Pretentious, portentous, brimming over with other adjectives that begin with ‘P’ – pulsing, personal, piss-taking and, ultimately, all about Pete – the first new Who album for 24 years is also characterised by its staggering emotional quotient, deep sense of doubt and lacerating intelligence.
Most of all, this is for the fans out there who have waited for it for so long that they’re ready for anything. And it really doesn’t matter what the rest of us think. Taking its oscillating cue from Baba O’Reilly – as opening track Fragments does – seems like a weird way to begin, but after a few listens it’s strangely apt. For – modern production values aside – Out On The Endless Wire sounds like it could have been written in 1974, around the time Townshend was looking – and failing – to write a suitably significant follow-up to Quadrophenia: a 21-track, 59-minute confection of poisonous acoustic ballads and face-punching rock topped off – it almost goes without saying – with a 10- song rock-opera.
Along the way we encounter stories of mid-life crisis, pent-up rage and various indirect ways of bidding farewell to the ghosts of Keith Moon and John Entwistle (replaced here by bassist Pino Palladino, drummers Zak Starkey and Peter Huntingdon). Not exactly easy- listening then, but when was it ever, as far as Townshend, the man who invented the concept album, was concerned?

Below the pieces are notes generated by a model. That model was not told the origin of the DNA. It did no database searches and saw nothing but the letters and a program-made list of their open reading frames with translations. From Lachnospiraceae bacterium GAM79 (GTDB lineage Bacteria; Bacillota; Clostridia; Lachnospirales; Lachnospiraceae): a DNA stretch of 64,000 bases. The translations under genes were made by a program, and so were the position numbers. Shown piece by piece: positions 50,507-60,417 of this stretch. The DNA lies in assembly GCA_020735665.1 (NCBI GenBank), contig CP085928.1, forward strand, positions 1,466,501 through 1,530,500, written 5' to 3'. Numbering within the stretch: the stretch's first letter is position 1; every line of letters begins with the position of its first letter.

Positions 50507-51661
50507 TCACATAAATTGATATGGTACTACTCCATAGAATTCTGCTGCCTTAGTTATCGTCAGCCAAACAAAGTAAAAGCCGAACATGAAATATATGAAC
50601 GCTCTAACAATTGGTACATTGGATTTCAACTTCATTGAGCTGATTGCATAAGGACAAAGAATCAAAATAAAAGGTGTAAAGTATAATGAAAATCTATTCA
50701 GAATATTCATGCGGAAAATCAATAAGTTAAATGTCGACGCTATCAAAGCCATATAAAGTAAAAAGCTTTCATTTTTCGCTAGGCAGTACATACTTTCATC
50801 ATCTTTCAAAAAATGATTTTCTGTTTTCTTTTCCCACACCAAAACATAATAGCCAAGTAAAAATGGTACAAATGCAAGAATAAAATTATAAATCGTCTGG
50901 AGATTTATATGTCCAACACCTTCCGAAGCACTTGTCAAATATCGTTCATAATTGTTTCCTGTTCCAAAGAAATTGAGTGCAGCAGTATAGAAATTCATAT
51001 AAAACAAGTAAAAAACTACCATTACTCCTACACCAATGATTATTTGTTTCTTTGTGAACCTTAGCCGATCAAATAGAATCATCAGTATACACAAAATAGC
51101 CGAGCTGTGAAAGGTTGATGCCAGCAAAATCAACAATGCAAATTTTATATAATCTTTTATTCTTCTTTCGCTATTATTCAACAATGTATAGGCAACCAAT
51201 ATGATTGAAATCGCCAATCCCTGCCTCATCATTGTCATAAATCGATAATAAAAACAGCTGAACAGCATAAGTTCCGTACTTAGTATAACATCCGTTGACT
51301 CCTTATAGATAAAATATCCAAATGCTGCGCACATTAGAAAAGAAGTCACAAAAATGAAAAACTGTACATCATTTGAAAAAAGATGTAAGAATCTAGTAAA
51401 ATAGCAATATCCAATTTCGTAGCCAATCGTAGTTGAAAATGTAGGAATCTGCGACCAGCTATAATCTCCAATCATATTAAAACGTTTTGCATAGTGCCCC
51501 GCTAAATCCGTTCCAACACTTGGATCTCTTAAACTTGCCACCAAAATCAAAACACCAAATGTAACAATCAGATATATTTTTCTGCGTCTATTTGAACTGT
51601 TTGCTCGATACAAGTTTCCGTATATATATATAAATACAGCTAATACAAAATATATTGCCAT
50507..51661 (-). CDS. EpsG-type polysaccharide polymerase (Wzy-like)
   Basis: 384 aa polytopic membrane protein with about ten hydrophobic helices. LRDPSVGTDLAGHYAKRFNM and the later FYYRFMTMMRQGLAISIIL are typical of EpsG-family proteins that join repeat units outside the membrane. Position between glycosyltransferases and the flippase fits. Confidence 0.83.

…Endless Wire seems to reflect on everything he and long-suffering vocalist Roger Daltrey have been through this past quarter-century, from the crashing guitars and defiant declarations of Mike Post Theme (the theme is love) to the Dylan-esque Man In A Purple Dress (about the media scrum after Townshend’s 2003 police caution for accessing child porn), via the swaggeringly louche It’s Not Enough (nothing ever is). There are songs of hope (You Stand By Me), songs of resigned desperation (Unholy Trinity) and songs you’re not sure about – In The Ether.
Then there’s the mini-opera, titled Wire & Glass, based on Townshend’s novella The Boy Who Heard Music. Which is how I know it deals with a ‘society strangled by communications’. Otherwise I wouldn’t have a clue. But after the complexity of the preceding material a bit more head- scratching doesn’t hurt, culminating in the, frankly, quite mad Mirror Door, where Pete name-checks his own musical heroes, from ‘Johnny Cash and Johnnie Ray’ to ‘Henry, Johann and the Doo-Dah Band’, before rounding the whole thing off with Tea & Theatre, a typically English-sounding ending, that gets better every listen.